People with gluten intolerance and sensitivity have similar symptoms but do not appear to suffer the same intestinal damage present in celiac positive patients.
Treating Celiac disease
After testing positive for celiac, the treatment is simple. The only real treatment for celiac disease is starting and following a strict gluten-free diet.
We recommend buying a new toaster (and any other equipment that presents a high level of cross contamination with gluten) and deeply sanitizing cookware.
One of the first steps you can take is reading labels on existing food in your kitchen to check if it contains gluten.
Next, you will need to stock up on gluten-free products and dispose of items that could be mistaken as gluten-free to ensure you do not accidentally consume it or use it in cooking.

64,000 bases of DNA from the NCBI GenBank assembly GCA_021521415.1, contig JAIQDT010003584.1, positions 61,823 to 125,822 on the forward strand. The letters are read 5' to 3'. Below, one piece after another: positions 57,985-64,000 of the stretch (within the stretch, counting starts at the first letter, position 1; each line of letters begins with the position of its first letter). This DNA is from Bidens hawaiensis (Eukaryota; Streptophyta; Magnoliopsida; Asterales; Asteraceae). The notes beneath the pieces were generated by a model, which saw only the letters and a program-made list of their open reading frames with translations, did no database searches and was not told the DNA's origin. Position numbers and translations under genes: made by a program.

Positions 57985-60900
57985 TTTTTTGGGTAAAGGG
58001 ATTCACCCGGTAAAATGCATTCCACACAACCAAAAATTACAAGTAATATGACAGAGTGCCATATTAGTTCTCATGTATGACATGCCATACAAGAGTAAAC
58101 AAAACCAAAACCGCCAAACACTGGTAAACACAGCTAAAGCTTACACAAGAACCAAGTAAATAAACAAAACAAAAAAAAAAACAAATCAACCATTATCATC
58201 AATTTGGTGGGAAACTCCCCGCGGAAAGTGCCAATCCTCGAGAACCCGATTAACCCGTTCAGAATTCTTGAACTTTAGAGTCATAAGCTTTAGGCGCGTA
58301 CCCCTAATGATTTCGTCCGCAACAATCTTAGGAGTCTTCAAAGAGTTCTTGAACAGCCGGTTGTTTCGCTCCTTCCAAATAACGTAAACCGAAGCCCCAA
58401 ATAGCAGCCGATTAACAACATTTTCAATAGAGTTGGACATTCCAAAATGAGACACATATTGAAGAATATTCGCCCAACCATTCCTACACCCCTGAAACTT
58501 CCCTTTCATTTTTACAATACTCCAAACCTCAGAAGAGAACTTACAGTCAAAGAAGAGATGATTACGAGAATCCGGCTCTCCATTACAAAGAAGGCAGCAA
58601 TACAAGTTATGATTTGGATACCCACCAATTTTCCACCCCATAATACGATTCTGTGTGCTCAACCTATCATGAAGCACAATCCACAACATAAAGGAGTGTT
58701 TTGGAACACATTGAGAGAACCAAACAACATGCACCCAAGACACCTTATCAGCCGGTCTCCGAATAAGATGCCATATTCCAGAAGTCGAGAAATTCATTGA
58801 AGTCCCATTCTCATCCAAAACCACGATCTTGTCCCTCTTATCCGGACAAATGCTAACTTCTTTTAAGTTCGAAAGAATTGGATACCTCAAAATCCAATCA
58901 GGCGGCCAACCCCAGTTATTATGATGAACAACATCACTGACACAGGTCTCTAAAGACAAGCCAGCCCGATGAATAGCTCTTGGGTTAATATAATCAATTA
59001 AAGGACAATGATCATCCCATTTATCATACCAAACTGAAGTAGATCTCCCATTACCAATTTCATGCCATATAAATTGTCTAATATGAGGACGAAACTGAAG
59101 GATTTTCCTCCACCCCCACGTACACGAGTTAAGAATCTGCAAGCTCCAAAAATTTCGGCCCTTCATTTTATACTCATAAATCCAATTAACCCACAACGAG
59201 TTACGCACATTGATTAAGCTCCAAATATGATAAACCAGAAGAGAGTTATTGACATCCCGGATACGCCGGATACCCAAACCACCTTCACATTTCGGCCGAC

If you want to speed up your recovery, we recommend staying hydrated, taking probiotics, such as kombucha, and consuming foods that will support the recovery of your digestive system.
It may take a while to see the positive results of your diet, but as long as you stick to eating gluten-free, your symptoms will improve in their severity or disappear altogether, and the risk of long-term negative health complications will decrease.
Gluten Sensitivity Symptoms
The origin of this illness is not very well understood by medical professionals, and researchers are still working to find the biological cause of non-celiac gluten sensitivity symptoms. Some signs of gluten sensitivity are:
- Mental fatigue also known as “brain fog”
- Body fatigue
- Mood swings
- Abdominal pain
- Gas (Flatulence)